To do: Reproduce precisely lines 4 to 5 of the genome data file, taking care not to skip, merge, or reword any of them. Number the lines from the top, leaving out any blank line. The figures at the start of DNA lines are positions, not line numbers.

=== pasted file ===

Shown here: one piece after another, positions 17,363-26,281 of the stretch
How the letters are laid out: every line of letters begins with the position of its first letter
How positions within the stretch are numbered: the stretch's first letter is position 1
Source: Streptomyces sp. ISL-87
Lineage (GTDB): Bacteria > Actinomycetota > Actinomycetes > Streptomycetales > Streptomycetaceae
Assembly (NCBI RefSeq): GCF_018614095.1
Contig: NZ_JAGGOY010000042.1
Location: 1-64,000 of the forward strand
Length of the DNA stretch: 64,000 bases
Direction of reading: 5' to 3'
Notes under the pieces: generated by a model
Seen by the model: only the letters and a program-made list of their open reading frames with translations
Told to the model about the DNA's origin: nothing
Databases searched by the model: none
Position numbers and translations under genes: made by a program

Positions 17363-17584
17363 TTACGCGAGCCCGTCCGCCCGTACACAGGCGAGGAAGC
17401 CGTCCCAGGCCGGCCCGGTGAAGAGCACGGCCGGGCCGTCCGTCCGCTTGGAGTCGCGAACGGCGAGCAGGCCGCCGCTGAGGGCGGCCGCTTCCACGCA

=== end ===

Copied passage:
Source: Streptomyces sp. ISL-87
Lineage (GTDB): Bacteria > Actinomycetota > Actinomycetes > Streptomycetales > Streptomycetaceae